Thorne is of course an unconventional copper who does things purely on instinct, who unsurprisingly has a traditional by-the-book boss who shows all the detecting instinct of a naked blind man in Burtons. Thorne has an ally in medical examiner Phil Hendricks played in typically edgy fashion by Aiden Gillen, who when off duty likes to paaarty big time. Thorne's love interest is the gorgeous Natascha McElhone, who plays Anne Coburn, a hospital neurologist who swans around her workplace with her long blonde hair swaying in her wake. I wish my doctor loooked like that! It's all quite par for the course really, but it's well written and Morrissey & Gillen make a good team.

Update - the first episode of the second storyline ("Scardeycat") was on last night (Sunday 31/10) and we learned that Thorne had just lost his mother, who we are told by the highly strung Irishman Phil Hendricks, "was a militant Republican" and an all round good ol' gal. One suspects that at some point something dodgy and Irish terrorist related will come back to bite Thorne on the ankle.
A rather fine precedent is being set here in that unlike a lot of cop dramas, Thorne's character is being slowly revealed to us, rather than the usual BANG! - "Here I am fully formed and as maverick as I'm gonna get". I like this way of unpeeling our hero's character, I think this series could be a winner.

PS - On parting from Thorne at the beginning of last night's episode, Hendricks, who is rightly pissed off with his mate (won't say why, you'll just have to watch it) says "Sorry for your loss" - whether he meant Thorne's mum or their friendship is open to question...all will be revealed.

Not well written, at all. One gets the impression it's scripted by a team of ADD sufferers on a tea break. At one point Phil Davis, who must be thinking he deserves better than this, utters the line "Don't try and be the best detective in the world, just be the best detective you can be". I laughed. No-one in the real world says things like that unless they happen to be pretentious twats. Davis must have winced when he first read that in the script, but I suppose he has bills to pay like everyone else.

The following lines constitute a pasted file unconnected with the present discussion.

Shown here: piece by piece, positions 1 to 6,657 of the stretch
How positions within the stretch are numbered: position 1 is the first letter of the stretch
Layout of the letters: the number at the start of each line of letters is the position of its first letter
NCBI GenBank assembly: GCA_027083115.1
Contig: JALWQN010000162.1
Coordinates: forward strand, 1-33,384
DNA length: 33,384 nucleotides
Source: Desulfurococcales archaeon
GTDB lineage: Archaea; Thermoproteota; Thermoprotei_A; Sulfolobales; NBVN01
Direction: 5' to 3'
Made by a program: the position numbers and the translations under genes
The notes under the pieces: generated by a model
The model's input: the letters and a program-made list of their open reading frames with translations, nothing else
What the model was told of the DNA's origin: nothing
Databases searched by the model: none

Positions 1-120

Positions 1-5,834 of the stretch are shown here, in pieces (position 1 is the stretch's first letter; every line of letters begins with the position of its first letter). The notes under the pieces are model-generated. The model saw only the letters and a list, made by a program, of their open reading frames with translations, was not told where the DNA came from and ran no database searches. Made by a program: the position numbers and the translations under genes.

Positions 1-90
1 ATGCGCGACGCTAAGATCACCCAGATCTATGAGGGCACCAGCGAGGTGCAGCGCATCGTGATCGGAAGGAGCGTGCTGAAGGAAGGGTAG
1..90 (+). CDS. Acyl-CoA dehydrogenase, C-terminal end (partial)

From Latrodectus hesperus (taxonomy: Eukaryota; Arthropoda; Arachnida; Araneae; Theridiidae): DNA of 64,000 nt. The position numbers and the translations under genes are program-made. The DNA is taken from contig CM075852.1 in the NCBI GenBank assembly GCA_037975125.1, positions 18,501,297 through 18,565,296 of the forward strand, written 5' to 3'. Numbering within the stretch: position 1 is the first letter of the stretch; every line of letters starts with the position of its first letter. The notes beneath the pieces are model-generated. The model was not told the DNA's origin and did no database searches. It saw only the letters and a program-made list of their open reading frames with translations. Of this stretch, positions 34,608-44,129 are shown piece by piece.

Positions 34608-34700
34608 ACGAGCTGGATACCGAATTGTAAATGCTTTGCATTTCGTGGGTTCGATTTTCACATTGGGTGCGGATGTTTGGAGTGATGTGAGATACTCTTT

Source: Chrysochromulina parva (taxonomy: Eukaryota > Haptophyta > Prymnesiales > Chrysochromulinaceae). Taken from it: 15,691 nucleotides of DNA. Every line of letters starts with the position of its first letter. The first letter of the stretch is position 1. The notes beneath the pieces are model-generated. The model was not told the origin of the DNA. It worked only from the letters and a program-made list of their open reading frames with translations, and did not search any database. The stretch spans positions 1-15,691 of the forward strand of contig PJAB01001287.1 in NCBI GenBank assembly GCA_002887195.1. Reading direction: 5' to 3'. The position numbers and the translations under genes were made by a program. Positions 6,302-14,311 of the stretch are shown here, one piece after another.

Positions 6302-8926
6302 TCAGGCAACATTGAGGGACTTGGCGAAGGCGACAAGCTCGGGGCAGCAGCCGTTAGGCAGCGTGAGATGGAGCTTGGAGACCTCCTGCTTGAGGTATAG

As the title suggests this is set in the East End district of the same name. There have been two series so far (I refuse to use that awful Americanism "seasons"), the first followed a serial killer intent on recreating the Jack The Ripper murders, and the second was based on the Kray twins. The three main characters are DI Joseph Chandler (Rupert Penry-Jones), Det Sgt Ray Miles (Phil Davis) and Edward Buchan, an amateur criminologist (Steve Pemberton).

In the first series we learn that Chandler is a fast tracked "posh" copper posted by his superior to solve the murder of a woman in Whitechapel as a precursor to being promoted. It turns out that this murder is part of a series of killings replaying The Ripper murders. Chandler's the "anti-maverick" of the show who does things by the book to the point of reading manuals before going after people. This twist on the usual anti-establishment cop is about the only half-inspired thing about the show. He's also bedevilled by a bad case of OCD and likes to rub ointment into his temples (don't ask), and is initially detested by Miles, a man with a cynical streak so wide you could drive a bus along it, but a "good copper" with it, and played brilliantly by Davis, who in turn despises the busybody interjections of Buchan, who of course has just written a book on The Ripper.
Given that London in the 21st century is far better lit than the faux Victorian dimness projected, and that the police now have all the mod cons of criminal catching technology at their disposal, it's a wonder that the Nu-Ripper was not caught after the first episode, but, hey, we're not going to let that get in the way of a good story are we?